Skip to main navigationSkip to main content
The University of Southampton

New research into effects of air pollution on people with asthma

Published: 26 February 2003

HOPE, the South's leading medical research charity, is financing a year long study at the University of Southampton into how outdoor air pollution increases people's risks of developing asthma and having asthma attacks.

Dr Ian Yang of the University's Division of Human Genetics is investigating the effects of harmful ozone produced by air pollution on a sample of lung cells taken from asthmatics. He and colleagues Dr John Holloway, Dr Donna Davies and Professor Stephen Holgate will measure the amount of chemical substances produced by the cells in reaction to the ozone. Ways of blocking the substances at the level of production from the genes will be tested to see if lung damage can be prevented.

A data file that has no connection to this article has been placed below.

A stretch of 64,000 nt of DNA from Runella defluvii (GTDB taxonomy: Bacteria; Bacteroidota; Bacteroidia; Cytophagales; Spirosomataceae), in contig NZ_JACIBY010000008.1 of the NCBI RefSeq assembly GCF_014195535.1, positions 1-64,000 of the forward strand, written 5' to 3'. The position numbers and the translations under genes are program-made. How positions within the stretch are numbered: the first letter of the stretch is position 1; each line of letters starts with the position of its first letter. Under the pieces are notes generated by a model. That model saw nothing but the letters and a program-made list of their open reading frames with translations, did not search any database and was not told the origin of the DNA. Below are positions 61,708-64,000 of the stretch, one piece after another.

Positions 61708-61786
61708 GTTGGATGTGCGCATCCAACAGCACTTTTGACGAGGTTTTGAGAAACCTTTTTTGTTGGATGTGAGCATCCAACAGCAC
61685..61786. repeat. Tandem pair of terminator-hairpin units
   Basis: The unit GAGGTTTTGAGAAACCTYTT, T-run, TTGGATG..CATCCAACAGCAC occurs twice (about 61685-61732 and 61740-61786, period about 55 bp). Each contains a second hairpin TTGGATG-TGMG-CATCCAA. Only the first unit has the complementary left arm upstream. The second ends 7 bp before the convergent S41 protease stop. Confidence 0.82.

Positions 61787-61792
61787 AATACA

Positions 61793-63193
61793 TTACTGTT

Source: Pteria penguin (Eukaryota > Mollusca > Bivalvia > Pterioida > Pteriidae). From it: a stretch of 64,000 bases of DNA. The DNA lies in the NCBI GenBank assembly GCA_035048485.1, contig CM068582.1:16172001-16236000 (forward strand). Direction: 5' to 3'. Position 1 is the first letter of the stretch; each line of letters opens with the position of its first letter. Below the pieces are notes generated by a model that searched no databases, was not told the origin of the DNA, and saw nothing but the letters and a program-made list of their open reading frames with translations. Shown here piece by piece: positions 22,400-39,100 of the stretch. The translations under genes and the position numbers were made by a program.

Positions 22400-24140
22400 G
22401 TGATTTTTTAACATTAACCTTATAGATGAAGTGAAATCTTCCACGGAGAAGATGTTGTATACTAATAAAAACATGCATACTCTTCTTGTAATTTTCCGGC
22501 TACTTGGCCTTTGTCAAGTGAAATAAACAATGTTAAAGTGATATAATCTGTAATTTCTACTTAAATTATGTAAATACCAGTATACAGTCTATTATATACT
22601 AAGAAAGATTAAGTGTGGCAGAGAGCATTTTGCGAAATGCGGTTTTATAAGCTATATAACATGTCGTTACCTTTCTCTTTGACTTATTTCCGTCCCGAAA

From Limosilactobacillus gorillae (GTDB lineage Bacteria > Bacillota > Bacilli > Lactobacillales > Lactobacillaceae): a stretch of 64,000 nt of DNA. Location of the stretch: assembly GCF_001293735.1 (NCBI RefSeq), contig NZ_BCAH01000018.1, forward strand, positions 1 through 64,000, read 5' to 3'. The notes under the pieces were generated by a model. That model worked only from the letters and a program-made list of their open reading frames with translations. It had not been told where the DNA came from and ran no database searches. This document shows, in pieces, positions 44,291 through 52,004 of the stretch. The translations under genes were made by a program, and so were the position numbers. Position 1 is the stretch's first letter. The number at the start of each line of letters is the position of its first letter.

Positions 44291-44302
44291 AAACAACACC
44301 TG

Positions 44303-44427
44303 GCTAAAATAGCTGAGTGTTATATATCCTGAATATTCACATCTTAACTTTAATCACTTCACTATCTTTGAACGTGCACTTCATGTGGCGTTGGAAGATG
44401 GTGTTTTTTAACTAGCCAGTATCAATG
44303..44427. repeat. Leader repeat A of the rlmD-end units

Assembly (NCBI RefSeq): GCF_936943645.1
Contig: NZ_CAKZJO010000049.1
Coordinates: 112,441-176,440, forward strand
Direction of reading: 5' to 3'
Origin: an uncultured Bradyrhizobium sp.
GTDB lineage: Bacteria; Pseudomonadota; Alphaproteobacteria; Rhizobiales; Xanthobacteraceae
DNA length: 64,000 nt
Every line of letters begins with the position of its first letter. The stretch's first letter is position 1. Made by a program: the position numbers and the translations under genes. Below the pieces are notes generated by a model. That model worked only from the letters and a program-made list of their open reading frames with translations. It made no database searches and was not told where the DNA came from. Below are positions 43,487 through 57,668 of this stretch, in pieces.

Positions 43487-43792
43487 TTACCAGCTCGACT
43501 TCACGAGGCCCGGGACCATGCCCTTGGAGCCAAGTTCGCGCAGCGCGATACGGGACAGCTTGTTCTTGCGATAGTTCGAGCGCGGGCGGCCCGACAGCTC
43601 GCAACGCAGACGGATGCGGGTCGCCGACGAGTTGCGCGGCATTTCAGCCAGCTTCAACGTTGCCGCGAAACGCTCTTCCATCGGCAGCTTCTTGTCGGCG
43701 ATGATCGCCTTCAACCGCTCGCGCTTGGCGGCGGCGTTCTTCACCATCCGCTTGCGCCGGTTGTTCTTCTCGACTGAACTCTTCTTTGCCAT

"This study of how air pollution damages the lungs will help us to develop effective prevention against its harmful effects. We hope that this will prove to be of benefit to people who are more vulnerable to air pollution, especially patients with lung conditions," said Dr Yang.

Research findings should help regulatory bodies establish new standards for acceptable levels of air pollution.

The £8,700 grant from HOPE is part of the charity's Innovations fund.

Related Staff Member

Related Staff Member

Related Staff Member

Notes for editors

  1. The University of Southampton is a leading UK teaching and research institution with a global reputation for leading-edge research and scholarship. The University, which celebrated its Golden Jubilee in 2002, has 20,000 students and over 4,500 staff and plays an important role in the City of Southampton. Its annual turnover is in the region of £235 million.
  2. Hope is the south's leading medical research charity. Now in its 26th year, Hope (or the Wessex Medical Trust, as it is more formally known) is appealing for funds for its £1 million appeal 'Hope for Healthy Babies' covering a range of childhood illnesses and diseases, including asthma.
Privacy Settings